Friday, 17 April 2015
Luke Williams reviews 'Tis Pity She's A Whore' - the second of his reviews on recent productions of revenge tragedies.
Luke Williams, a third year English Literature Student at the University of Gloucestershire, reflects on his recent visit to London's Sam Wanamaker Playhouse to see John Ford's 'Tis Pity She's A Whore.
John Ford’s Tis Pity She’s A Whore was brilliantly brought to life by Michael Longhurst’s production at the Sam Wannamaker Playhouse (pictured below).
The Sam Wanamaker Playhouse, based on drawings by seventeenth-century architect John Webb, is an excellent reproduction of a Jacobean private theatre. This space was intended to accentuate the intimacy and horror of plays such as Ford’s incestuous revenge tragedy. This certainly came across in the way Tis Pity She’s A Whore was staged. Giovanni’s dramatic entrance with his sister and lover’s heart on a dagger was made even more hideous and intense by his entering almost into the audience who were seated in the pit (as pictured below).
The intimacy of the play was inescapable, from the fact that the audience see the sexual aspects of Giovanni and Annabella’s relationship, to the manner in which Giovanni (played by Max Bennett), delivered his asides almost directly to the members of the gallery above. Interestingly, the audience were also made to participate and collude with the forbidden lovers, as Putana and Annabella threw discarded garments into the audience exclaiming, ‘hide it!’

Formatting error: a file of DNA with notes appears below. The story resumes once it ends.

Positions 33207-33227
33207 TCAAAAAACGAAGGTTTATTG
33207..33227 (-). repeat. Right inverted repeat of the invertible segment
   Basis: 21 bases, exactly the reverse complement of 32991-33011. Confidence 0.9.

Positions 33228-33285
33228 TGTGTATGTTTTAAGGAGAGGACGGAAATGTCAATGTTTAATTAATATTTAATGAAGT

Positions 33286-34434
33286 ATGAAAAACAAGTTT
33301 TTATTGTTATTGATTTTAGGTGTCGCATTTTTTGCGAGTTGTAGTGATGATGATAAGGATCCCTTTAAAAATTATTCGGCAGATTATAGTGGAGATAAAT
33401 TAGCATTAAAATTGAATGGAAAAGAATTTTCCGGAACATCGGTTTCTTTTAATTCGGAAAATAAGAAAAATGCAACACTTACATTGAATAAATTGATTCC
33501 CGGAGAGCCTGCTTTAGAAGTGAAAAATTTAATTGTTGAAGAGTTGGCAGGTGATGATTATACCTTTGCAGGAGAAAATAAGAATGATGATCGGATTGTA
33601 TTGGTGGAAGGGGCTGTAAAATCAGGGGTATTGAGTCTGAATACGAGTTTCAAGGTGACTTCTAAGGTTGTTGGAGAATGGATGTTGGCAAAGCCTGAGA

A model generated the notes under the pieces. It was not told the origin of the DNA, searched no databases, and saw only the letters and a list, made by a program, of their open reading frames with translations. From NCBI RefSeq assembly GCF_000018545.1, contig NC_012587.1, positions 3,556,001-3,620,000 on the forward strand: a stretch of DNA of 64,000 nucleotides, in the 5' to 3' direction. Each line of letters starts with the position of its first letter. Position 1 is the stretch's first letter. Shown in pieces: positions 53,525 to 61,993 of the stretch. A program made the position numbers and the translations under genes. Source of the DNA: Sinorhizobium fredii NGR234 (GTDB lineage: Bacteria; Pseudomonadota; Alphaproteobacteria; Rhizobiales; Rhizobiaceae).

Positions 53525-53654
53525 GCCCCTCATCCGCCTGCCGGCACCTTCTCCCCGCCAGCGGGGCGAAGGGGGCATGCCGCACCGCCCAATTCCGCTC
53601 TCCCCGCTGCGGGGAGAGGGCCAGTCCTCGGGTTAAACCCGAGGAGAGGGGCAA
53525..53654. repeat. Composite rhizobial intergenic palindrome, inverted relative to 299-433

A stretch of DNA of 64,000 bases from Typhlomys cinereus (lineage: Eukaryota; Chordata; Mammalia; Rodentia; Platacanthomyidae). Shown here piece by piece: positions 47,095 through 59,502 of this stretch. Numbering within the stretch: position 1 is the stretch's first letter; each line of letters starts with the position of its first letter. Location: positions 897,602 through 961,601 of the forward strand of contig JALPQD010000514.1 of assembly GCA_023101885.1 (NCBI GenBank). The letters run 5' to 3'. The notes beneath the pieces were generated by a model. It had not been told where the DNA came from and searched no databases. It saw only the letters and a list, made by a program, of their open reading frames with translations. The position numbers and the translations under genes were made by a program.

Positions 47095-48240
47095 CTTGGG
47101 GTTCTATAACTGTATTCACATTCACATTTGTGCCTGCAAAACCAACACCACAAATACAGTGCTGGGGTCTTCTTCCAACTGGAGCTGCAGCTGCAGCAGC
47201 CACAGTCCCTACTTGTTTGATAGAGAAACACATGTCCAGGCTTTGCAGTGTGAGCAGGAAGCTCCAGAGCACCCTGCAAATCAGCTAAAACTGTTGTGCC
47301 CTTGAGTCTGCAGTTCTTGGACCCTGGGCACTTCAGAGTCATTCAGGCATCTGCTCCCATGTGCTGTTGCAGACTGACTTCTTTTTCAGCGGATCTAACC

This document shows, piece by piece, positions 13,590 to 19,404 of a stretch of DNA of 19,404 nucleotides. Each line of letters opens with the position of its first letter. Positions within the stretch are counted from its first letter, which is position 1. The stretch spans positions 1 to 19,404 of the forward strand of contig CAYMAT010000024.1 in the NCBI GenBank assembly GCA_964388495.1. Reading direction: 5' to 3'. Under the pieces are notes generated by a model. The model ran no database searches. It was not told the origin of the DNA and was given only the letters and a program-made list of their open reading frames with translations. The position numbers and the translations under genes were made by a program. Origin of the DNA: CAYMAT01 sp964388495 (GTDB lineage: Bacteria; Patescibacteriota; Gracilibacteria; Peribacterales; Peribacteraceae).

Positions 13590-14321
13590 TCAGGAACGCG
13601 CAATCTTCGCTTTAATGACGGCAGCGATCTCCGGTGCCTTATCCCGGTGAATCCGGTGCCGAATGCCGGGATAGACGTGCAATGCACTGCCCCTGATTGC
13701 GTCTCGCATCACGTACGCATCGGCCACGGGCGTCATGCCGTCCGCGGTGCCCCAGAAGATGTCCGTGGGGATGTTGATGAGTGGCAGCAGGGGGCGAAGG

This intimacy brought to light the complexities of Ford’s work in their intended context, and provided a rich Jacobean flavour to the production. The audience could not help but be challenged by the intricate world which Ford presents, which refuses to reduce itself to simple binaries of good and evil.
The Sam Wanamaker Playhouse is a wonderful theatrical space, and is definitely worth experiencing!